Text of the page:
With Miss Moneypenny’s opening this Friday, there have been many questions asked about the door policy and dress codes. So RA went to the source, Scott Robinson, the managing director of Miss Moneypenny’s. We asked him for a quote on its policies and I think his following answer was more than sufficient:
"I think a lot of people are taking our "dress glam or scram" dress code the wrong way. The main reason we have a dress code is to offer you the chance to escape the confines of everyday life and for one night of the week go wild and truly let yourself go... after all it's back to work on Monday for most of us. I know I dress casually for most of the week, Saturday night offers us a rare chance to dress up and feel good about ourselves. It’s difficult for me to say exactly what to wear as there is no one set rule - I think you will probably know yourself if you have made an effort and feel dressed up. It doesn't matter to me if you are wearing a Prada dress or you are wearing a second hand outfit - Miss Moneypenny's is all about individual style and not how much an outfit costs.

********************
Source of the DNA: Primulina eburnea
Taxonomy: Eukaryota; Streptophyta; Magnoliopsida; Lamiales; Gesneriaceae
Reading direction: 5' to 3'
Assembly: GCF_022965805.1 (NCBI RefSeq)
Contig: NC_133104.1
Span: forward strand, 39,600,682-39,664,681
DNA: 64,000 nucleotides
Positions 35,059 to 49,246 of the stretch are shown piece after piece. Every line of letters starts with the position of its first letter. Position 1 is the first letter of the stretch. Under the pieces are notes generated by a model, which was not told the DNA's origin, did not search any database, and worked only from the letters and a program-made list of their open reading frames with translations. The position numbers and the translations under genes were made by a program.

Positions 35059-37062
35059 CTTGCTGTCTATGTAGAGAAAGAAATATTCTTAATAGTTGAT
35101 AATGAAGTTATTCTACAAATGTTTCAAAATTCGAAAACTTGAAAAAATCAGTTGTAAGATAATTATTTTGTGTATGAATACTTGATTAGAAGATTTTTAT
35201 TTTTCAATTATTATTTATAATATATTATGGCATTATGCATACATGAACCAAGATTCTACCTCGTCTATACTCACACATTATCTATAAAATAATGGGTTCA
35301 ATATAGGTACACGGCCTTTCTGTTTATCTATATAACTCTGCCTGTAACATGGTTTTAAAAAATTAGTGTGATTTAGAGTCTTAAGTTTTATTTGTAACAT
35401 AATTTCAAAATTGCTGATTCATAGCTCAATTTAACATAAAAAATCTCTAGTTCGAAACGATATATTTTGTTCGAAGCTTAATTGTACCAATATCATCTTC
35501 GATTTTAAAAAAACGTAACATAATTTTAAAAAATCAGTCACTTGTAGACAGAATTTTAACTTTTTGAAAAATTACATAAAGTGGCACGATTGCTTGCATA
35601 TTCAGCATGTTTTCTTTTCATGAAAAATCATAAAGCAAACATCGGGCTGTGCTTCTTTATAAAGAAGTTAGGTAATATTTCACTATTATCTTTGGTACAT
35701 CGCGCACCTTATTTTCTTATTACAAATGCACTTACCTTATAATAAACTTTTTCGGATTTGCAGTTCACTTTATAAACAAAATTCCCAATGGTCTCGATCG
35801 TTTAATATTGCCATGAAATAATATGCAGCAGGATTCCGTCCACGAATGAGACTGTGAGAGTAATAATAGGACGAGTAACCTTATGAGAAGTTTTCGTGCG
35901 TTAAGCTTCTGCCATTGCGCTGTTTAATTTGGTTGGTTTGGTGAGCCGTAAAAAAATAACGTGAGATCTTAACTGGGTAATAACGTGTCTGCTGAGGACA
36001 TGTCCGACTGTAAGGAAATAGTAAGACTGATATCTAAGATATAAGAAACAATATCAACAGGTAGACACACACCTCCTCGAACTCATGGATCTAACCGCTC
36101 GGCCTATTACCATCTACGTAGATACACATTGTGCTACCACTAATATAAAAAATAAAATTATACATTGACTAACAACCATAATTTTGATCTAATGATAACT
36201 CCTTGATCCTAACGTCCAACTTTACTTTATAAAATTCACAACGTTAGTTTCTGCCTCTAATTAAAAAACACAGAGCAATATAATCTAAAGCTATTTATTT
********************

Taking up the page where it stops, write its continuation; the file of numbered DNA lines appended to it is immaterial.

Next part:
See you there...
We aim to overcome prejudices - straight, gay, black, white, famous, infamous, it really doesn't matter as long as you have an effort, have an open mind, and you are ultimately there to enjoy yourself. The reason we are so strict on the door isn't because we are pretentious - it is simply because we want an environment where our crowd can feel free to dress and act as outrageously as they wish without fear of persecution. The last thing we want is for you to make a big effort getting dressed up and making yourself look good - only to be made uncomfortable all night. We only ask that you make an effort to reflect the effort that we have made with our DJ line-ups, lavish production, professional dancers and performers - the last thing I want to do is turn people away on the door after they have made the effort to come along and show us their support. No one club can be everything to everybody - but wouldn't life be boring if everything and everyone was the same. Ultimately we promote individuality and I may be wrong but that concept should work the world over.
At all times I will never be far away from the door and I will be making the decisions as to who gets into Miss Moneypenny's. This way it is not left up to doormen who don't always understand fashion and instead follow dress codes to the letter without exercising discretion. All I ask is that you give us a chance and find out for yourself what Moneypenny's is all about, and I look forward to meeting you all on the April 27th at the Bank in Sydney."